Are Testers Failed Programmers?
- June 12, 2014
Software development is a bit of a thorny process. It involves the role of different individuals and not only fosters collective learning, but also helps in polishing the technical skills of everyone involved. This, however, also gives birth to difference in opinion and professional adversity.
Developers and Tester are two essential cogs in a software development environment, whose interactions often lead to unending squabbling over difference between the job functionalities, job experience, mental attributes and whatnot.
Testers: Second Class Citizens?
The most notable reason is the historical bias against Testers, labeling them as second class citizens and ‘failed’ programmers. “Testers are the computer science grads that can’t code well”. This superiority complex among developers is prevalent in so many software development teams across the world, and is the root cause of the problem.
Of course, this gives birth to high self-esteem often times bordering on over-confidence. They start believing that they always write a bug free code and, therefore, do not welcome the scrutiny and feedback about their handiwork from the QA team.
Hammer & Chisel
The reality, however, could not be any more different. With so much development and advancement in the QA world, the reality is that testers now have a much more challenging and demanding role in the software development funnel. In fact, a testing team is pretty much indispensable in today’s cutting edge software world. Least to say, they are the guardians of the software release and often sits atop the development team.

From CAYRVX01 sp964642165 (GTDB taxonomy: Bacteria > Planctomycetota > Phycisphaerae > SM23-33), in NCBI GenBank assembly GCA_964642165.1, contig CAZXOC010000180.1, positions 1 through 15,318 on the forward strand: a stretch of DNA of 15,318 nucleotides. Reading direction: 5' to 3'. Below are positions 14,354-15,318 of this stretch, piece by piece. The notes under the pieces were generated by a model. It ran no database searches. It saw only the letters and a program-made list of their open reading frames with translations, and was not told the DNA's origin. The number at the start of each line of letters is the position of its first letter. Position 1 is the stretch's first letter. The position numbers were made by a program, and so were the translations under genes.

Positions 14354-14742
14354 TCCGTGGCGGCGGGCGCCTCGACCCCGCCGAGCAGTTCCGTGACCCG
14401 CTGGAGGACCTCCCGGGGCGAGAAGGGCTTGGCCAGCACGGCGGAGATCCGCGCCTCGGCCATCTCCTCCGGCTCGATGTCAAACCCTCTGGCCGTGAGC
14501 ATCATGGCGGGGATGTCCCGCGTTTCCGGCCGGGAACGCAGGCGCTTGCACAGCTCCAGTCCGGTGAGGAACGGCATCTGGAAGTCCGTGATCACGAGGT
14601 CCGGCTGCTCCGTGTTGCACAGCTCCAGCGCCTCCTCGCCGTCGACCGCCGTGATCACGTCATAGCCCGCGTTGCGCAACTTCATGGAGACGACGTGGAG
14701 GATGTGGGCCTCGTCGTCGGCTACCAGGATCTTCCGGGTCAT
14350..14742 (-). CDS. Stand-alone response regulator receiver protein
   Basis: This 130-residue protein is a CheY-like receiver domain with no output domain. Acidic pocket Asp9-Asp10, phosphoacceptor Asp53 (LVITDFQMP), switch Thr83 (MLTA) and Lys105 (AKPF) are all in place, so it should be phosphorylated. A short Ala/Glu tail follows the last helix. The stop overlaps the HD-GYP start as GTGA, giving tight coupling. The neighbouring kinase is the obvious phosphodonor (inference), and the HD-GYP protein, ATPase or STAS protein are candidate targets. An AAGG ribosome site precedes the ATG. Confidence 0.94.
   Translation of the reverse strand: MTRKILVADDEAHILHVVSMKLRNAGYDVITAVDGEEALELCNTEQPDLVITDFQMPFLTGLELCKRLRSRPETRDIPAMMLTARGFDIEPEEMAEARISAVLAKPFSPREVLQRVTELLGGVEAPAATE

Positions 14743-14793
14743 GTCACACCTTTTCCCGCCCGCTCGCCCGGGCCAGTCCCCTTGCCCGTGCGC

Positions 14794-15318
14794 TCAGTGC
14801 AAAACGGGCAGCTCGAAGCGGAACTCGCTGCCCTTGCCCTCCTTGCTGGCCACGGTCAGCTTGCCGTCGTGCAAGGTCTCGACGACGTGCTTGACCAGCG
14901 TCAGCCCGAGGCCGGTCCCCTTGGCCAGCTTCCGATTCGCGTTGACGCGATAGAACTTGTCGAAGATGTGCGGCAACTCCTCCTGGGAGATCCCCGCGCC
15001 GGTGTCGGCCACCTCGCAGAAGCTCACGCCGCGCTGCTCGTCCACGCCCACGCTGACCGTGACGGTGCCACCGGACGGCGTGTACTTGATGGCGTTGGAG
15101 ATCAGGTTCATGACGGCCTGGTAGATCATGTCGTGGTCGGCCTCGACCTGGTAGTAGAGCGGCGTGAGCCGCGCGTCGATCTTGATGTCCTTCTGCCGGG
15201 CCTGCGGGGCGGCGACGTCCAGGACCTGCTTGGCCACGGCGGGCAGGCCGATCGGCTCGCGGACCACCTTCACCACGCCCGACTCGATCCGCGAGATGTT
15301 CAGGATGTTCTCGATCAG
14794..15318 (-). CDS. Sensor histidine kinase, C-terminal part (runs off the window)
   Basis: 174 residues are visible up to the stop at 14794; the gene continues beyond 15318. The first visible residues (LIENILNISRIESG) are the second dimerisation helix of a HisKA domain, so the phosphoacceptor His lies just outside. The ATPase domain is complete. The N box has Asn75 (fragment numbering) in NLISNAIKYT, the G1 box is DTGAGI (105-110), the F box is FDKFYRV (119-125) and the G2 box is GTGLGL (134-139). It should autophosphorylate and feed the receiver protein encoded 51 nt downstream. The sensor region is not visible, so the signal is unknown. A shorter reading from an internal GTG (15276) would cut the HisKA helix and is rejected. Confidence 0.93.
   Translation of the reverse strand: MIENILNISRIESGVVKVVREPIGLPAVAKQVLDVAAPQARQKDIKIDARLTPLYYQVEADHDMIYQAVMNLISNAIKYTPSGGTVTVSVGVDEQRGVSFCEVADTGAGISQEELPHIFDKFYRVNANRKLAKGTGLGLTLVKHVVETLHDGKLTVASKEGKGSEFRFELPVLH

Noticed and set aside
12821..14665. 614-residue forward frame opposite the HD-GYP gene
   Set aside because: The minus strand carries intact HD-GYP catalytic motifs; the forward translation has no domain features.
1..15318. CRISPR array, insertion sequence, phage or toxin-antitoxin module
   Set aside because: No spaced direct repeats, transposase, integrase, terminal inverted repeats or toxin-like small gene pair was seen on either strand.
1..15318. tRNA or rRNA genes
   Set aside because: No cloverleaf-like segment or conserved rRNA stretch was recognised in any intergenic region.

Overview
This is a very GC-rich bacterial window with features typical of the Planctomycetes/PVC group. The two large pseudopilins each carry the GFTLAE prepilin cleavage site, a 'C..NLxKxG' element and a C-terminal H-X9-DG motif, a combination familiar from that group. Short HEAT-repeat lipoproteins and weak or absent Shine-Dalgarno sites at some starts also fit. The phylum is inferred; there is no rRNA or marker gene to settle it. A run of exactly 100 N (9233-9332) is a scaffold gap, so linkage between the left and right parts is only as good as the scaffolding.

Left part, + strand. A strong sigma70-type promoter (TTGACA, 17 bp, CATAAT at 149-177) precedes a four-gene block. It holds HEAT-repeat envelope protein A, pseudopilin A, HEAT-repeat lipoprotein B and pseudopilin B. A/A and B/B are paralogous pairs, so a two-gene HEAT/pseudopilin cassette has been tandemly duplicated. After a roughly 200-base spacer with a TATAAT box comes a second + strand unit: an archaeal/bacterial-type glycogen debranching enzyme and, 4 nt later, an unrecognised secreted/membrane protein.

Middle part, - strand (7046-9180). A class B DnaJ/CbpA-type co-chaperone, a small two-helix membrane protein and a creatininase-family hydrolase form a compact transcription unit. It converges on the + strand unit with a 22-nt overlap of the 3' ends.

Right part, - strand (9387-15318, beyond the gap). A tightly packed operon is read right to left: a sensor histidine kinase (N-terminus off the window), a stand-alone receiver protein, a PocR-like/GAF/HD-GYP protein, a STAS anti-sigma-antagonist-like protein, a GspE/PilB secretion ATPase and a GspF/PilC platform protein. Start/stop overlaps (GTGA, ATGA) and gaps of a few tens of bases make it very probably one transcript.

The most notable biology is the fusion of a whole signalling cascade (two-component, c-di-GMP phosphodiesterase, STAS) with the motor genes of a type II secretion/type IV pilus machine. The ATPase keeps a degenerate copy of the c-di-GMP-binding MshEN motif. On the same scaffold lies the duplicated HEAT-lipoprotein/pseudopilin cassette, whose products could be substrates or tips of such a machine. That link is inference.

Let’s take it this way: developers are like doctors who deliver the ‘baby’ (software), and testers are the individuals who say “what an ugly baby”. But that’s not what testers are truly trying to do. Testers are there to help the baby grow up strong. In the end, development and testing are two sides of the same coin. Both complement each other, and that is where both sides need to learn to bench the ego and collaborate.
A Love/Hate Relationship
Over the years, the role of the test/QA professional has evolved into a distinct but equally important role; neither could succeed without the other. Many organizations’ cultures need to evolve to work and thrive with this new demographic. Moreover, the testers should also work not only on identifying bugs, but also to fix minor bugs. Only mailing back the bug reports to the developer asking them to fix bugs over & over will only aggravate the situation and create bad blood. Therefore, it is imperative for both to work collectively on a project as one unit, instead of putting their work on each other’s shoulders.